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Lloyd Waters: Ethics in government? Are you kidding me?

November 25, 2012|By LLOYD WATERS

Ethics is a neat little word. Do you know what it means? Simply said, “it’s a system of moral principles;” those rules of conduct in respect to a particular class of human actions, or a particular group or culture.

After attending several seminars and a class or two in college on the subject of “ethics,” I always thought it was just doing the right thing when no one was looking.

As I watched news events unfold a few weeks ago, there was the director of the Central Intelligence Agency, Gen. David Petraeus, in the headlines. Apparently, the CIA leader of our country, an intelligent man by most reports, was caught in the middle of an affair with a woman who just happens to write books.

Now, how smart is that? Not very, I thought.

On the heels of that report, Defense Secretary Leon Panetta thought it a good idea to provide some “ethics training” to his department. Apparently, some other military generals are also having difficulty applying ethical principles to the performance of their duties.

One in particular, Gen. William “Kip” Ward, was demoted one star and ordered to repay some $82,000 for inappropriate expenses. Gen. Jeffrey Sinclair is under investigation on serious sexual misconduct charges. And Admiral James G. Stavridis has been admonished for his lack of scrutiny with travel and related expenses.

While Panetta is emphasizing the importance of “ethics” in his department, much of the same behavior can be found throughout government.

When campaign contributors give to a political party and that party grants favors to that contributor because of those cash donations, do you think that is ethical?

If I were competing for an elected office, and a Realtor friend gave me a contribution and supported my election, do you think it would be ethical of me, if elected to that office, to then vote for the purchase of a piece of property by that government entity which makes my political donor a neat little profit?

Would my vote be considered a payback for that individual’s contribution and support? Would that be ethical?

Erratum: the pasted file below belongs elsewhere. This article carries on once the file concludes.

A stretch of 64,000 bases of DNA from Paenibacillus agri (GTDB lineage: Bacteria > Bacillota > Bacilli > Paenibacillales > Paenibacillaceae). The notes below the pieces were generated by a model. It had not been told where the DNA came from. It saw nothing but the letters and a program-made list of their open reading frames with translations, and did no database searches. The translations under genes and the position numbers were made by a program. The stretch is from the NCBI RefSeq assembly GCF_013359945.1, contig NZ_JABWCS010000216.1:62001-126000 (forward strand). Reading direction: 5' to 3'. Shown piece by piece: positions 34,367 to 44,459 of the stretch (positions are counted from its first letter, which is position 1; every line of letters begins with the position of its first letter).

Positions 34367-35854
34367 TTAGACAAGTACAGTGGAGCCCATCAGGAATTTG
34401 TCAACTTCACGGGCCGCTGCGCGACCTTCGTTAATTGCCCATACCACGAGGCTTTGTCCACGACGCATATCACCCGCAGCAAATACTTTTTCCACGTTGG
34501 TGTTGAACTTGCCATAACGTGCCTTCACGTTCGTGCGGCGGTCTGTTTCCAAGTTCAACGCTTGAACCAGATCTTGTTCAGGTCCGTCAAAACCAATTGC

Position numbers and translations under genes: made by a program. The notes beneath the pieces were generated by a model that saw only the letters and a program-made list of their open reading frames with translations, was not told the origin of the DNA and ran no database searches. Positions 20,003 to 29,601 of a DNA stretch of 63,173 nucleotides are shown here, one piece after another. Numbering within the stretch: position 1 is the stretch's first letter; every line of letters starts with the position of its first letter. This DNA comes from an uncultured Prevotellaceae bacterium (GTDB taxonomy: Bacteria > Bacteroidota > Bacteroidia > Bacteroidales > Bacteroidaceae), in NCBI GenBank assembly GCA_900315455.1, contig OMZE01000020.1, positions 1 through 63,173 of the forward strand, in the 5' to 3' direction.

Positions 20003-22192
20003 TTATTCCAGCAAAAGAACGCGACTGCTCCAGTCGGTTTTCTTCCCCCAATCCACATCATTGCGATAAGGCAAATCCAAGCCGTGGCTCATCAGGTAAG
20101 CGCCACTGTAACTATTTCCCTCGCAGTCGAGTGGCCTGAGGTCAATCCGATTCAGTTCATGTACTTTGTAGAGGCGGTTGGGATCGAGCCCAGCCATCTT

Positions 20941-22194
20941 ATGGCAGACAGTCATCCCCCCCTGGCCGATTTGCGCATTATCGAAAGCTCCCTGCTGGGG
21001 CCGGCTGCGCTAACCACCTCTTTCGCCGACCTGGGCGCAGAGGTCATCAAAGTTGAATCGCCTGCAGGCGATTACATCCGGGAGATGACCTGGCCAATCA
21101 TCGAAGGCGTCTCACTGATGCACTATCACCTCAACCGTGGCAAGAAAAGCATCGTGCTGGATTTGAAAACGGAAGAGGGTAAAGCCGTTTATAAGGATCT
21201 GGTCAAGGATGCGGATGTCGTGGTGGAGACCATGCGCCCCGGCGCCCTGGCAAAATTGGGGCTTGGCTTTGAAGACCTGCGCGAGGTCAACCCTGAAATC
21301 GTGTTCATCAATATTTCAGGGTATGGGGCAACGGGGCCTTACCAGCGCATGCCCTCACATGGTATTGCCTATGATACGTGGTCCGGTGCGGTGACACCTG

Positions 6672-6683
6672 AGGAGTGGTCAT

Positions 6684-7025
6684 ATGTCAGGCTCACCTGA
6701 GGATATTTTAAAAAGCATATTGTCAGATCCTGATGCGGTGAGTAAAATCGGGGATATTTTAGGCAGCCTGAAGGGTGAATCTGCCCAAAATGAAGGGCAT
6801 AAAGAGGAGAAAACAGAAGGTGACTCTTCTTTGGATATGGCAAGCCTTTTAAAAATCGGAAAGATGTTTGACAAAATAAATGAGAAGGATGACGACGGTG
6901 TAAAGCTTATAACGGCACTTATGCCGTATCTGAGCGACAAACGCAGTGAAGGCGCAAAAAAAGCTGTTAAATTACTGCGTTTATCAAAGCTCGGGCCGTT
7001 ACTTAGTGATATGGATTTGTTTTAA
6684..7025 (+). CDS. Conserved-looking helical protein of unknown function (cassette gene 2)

As I mentioned earlier, by definition, ethics is a system of moral principles.

What if we are lacking in moral principles? What happens if the majority of a group does not favor ethical behavior?

When you look at government’s behavior and its way of doing business, you often see that those who are most rewarded are those who donate the most money.

Some journalists seem to think that this is limited to one party, but when you total the financial contributions of both parties, you can see the motivation that really drives our entire political system.

When you look at lobbyists who get paid to influence a politician’s vote, and that vote is often obtained by donations and political contributions, where might one find some integrity?

The Petraeus incident happened before the election. Would it have been ethical to advise the nation of that event before the votes were cast?

When the incident happened at our Embassy in Libya, would it have been ethical to share the truth with the nation?

I think Panetta is wise in his assessment. Maybe it is a good idea to provide some “ethics” training to his agency.

Maybe it might even be a better idea to provide some meaningful ethics training throughout all levels of government.

Let’s start in Washington County and have a serious debate about ethical behavior. Let’s then go to state government, and maybe we can get Gov. O’Malley to support a refresher of ethics training to state officials.

Our president surely is not opposed to a bit more ethics training in government at the federal level, is he?

Ethics is a little word with a diminishing presence.

Do you think most government officials today do the right thing when no one is looking? Are you kidding?


Lloyd “Pete” Waters is a Sharpsburg resident who writes columns for The Herald-Mail.

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